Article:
(Bloomberg) -- Credit Suisse Group AG has stopped working on the upcoming U.S. initial public offering of Chinese gay dating app Blued, according to people familiar with the matter.Credit Suisse joins other investment firms, including Citigroup Inc. and Bank of America Corp., that in recent months have dropped off the U.S. debuts of high-profile Chinese companies. The Swiss bank has halted work on a number of U.S. listings by Chinese companies, as concerns grow about a potential sector downturn and level of investor demand. Since the summer, Credit Suisse’s name has vanished from the listing documents of podcast app Lizhi Inc., bitcoin mining machine maker Canaan Inc. and drone company EHang Holdings Ltd., the filings show.It wasn't clear why Credit Suisse dropped off Blued’s IPO, but it did so before the company filed publicly, as opposed to Lizhi, Canaan and EHang. Blued founder Geng Le didn’t immediately respond to an email query during non-business hours. A spokeswoman for Credit Suisse declined to comment.Read more: Gay Dating App Blued Said to Plan U.S. IPO at $1 Billion ValueFounded in 2012 by former policeman Geng, Blued has become an icon for the Chinese LGBTQ community and attracted more than $130 million in venture capital as of March last year. Besides providing dating services to 40 million users, the app also offers live streaming and connects men who want to become parents with overseas surrogates. The services are part of Blued’s larger strategy to diversify its business and generate revenue.Blued has said it’s eyeing an IPO ideally in the U.S., which offers a simpler process and deeper capital markets. The trick for Geng will be convincing investors he can expand his operations in a country where gay people have few legal protections and every new service pushes the frontiers of government tolerance and social acceptance.Read more: The App That’s Helping Gay Couples Have Kids in ChinaCitigroup and Bank of America stopped working last year on the listing of Ucommune Group Holdings Ltd., the largest rival to WeWork in China.U.S. listings by Chinese companies in 2019 were plagued by poor performance and pared-down fundraising targets, which in turn has dented investor demand already weakened by U.S.-Chinese trade tensions. Shrunken deal sizes mean the fee pool also gets smaller, making deals less attractive to banks.The 33 Chinese companies that listed in the U.S. last year have dropped by an average 13% from their IPO price, and only 9 of them have risen since their floats, according to data compiled by Bloomberg.To contact the reporters on this story: Julia Fioretti in Hong Kong at firstname.lastname@example.org;Lulu Yilun Chen in Hong Kong at email@example.comTo contact the editors responsible for this story: Lianting Tu at firstname.lastname@example.org, Edwin Chan, Colum MurphyFor more articles like this, please visit us at bloomberg.comSubscribe now to stay ahead with the most trusted business news source.©2020 Bloomberg L.P.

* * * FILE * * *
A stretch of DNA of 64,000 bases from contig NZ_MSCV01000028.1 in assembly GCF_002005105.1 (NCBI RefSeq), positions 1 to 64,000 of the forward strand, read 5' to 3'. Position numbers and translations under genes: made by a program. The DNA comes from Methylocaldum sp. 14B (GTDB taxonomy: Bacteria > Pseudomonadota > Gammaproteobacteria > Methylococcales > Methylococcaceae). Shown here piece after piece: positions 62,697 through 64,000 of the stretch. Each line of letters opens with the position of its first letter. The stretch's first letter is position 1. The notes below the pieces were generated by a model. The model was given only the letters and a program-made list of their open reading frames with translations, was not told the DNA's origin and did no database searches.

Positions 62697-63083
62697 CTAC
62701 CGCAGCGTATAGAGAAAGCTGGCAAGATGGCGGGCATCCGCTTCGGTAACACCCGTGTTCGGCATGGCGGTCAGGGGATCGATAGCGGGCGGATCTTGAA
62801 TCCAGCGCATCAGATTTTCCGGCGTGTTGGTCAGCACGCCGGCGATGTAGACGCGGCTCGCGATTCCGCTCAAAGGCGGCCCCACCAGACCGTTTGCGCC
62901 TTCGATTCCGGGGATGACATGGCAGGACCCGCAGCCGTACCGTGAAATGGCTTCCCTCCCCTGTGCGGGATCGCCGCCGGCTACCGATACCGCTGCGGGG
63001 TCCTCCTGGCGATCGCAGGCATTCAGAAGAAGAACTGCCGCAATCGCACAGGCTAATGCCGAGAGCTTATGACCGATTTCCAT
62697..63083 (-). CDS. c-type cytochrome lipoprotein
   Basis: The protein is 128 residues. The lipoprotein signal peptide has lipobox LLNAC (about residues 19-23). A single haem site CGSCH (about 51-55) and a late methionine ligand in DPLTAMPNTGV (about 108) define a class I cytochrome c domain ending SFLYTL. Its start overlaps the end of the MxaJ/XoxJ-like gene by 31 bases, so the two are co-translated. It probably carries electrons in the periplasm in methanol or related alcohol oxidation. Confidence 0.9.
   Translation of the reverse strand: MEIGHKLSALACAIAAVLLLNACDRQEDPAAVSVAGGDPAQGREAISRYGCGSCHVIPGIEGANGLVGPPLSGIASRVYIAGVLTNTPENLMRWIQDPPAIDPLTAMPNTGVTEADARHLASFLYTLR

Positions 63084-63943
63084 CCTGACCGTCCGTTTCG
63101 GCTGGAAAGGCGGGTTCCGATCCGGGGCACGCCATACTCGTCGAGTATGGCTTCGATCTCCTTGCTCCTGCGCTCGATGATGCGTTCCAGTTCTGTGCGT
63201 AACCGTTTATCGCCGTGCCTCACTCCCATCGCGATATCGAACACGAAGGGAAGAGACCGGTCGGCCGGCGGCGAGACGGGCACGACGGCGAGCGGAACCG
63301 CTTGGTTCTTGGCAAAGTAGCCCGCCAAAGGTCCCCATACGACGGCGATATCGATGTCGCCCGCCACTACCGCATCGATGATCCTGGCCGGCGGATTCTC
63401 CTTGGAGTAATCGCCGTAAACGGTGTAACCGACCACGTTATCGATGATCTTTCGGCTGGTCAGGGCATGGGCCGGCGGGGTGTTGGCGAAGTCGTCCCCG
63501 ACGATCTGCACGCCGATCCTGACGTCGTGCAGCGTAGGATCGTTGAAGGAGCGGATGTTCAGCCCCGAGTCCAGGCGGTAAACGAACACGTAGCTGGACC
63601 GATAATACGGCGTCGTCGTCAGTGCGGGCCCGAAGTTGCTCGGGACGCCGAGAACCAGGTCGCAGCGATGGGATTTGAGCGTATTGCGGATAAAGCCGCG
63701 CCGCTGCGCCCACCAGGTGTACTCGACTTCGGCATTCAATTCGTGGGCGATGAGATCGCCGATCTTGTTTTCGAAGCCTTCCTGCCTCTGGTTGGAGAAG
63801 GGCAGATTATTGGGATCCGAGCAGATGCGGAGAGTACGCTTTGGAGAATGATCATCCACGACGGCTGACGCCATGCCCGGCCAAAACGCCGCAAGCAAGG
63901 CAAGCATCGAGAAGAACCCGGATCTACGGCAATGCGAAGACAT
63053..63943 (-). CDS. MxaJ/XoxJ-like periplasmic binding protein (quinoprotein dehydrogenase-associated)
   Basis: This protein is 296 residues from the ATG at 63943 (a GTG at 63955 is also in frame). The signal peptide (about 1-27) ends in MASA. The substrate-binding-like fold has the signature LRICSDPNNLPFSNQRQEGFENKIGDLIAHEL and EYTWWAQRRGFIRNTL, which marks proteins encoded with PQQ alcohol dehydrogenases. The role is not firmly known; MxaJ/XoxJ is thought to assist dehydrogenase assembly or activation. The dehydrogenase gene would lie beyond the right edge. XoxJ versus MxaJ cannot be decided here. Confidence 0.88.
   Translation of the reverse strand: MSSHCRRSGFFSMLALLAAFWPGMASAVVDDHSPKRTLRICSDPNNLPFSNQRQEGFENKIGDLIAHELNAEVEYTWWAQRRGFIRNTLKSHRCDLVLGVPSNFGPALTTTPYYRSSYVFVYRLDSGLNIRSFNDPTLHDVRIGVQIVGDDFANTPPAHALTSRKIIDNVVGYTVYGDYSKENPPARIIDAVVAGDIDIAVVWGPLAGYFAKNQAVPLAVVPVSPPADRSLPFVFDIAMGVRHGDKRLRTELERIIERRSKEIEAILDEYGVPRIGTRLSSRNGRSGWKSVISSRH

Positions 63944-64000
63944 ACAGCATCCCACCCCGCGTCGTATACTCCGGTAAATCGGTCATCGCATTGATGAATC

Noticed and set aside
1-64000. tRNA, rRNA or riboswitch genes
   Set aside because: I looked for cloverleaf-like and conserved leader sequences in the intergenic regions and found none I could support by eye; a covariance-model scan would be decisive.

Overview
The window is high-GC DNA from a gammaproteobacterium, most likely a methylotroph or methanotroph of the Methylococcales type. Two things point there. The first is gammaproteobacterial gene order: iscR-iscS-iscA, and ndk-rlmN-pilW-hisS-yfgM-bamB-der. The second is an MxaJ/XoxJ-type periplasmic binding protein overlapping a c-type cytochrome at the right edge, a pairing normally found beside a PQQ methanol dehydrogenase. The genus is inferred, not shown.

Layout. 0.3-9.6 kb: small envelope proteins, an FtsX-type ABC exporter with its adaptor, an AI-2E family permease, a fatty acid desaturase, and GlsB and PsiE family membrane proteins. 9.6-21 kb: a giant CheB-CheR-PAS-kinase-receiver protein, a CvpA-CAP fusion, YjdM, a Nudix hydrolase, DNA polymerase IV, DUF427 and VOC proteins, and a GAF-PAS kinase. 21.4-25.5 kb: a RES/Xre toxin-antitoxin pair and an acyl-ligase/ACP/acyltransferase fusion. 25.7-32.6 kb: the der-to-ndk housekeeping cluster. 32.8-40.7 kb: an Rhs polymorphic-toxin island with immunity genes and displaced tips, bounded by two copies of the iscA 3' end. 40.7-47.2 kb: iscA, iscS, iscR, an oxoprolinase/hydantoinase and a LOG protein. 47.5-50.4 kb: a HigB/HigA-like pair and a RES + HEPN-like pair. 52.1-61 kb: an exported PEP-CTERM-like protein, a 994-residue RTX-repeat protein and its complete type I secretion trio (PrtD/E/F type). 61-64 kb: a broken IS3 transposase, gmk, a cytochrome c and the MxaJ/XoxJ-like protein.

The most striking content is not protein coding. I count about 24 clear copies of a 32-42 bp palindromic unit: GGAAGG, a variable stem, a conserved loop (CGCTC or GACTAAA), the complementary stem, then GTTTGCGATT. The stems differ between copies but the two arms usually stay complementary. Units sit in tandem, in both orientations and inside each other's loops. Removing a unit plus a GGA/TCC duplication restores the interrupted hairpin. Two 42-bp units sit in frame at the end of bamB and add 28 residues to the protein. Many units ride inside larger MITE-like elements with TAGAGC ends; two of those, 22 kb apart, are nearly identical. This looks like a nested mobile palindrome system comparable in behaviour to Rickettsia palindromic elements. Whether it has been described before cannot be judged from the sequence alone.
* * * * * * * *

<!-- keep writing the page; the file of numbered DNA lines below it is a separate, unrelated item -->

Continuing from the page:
(Bloomberg) -- Ousted Bitmain Technologies Ltd. co-founder Micree Zhan Ketuan has initiated a legal case to try to regain his position, escalating a battle for control of the world’s biggest miner of cryptocurrency.Great Simplicity Investment Corporation, owned by the engineering whiz-turned-entrepreneur, filed a summons in December in which he asked a Cayman Islands court to reverse a shareholder decision that cost him voting control of the crypto-miner. In the summons -- a notice served to defendant Bitmain -- Zhan asked the court to invalidate a vote at a November extraordinary general meeting that curtailed his rights. Shareholders voted then to convert Bitmain’s Class B shares to one vote per share, versus 10 votes previously -- effectively slashing Zhan’s influence, according to the summons obtained by Bloomberg.It’s the latest salvo in a conflict that erupted into the public eye after Bitmain stripped Zhan of his titles in October. Billionaire Chief Executive Officer Wu Jihan is now back in the driver’s seat, hosting public events to tout new sales initiatives and attract clients. He had earlier warned employees against taking further instructions from Zhan or attending any meetings he convenes, threatening staff with dismissal or criminal charges.Zhan, for his part, wrote in a letter published November on his WeChat social media account that he’ll return to Bitmain and “restore order” as soon as possible, legally. “If someone wants war, we’ll give them war,” he posted on his feed. The co-founder held close to 4 million B shares according to a 2018 IPO prospectus, almost double that of Wu, the only other holder of the special stock. It’s unclear whether that balance has shifted since.Nishant Sharma, a Bitmain spokesman, declined to comment when contacted by Bloomberg. Calls and messages to Micree Zhan’s personal mobile went unanswered. A representative for Conyers Dill & Pearman, the attorneys for the plaintiff, didn’t comment when contacted.The internal squabble complicates the prospects of a company grappling with intensifying competition from smaller rivals such as U.S.-listed Canaan Inc. and MicroBT. Bitmain, valued at about $15 billion in a private funding round in 2018, revived plans for a U.S. listing last year after a failed attempt in less crypto-friendly Hong Kong in 2018, but that didn’t come to fruition either.The two co-founders had long served as co-CEOs but were replaced in March by Zhan’s pick, Wang Haichao, as the company struggled with layoffs and a cash crunch triggered by Bitcoin’s price plunge. Wang is still employed by the company.Bitmain’s market lead remains under attack. Canaan had a 22% market share of Bitcoin mining machines in terms of computing power sold in 2019’s first half, up from 15% for the same period the previous year, according Frost & Sullivan figures cited in Canaan’s IPO prospectus. While Bitmain and its major rivals produce machines with similar specifications and prices, they live and die competing against each other -- and smartphone makers -- for tight chip supplies from foundries operated by the likes of Taiwan Semiconductor Manufacturing Co. and Samsung Electronics Co.To contact the reporters on this story: Zheping Huang in Hong Kong at email@example.com;Benjamin Robertson in london at firstname.lastname@example.orgTo contact the editors responsible for this story: Edwin Chan at email@example.com, Joanna OssingerFor more articles like this, please visit us at bloomberg.com©2020 Bloomberg L.P.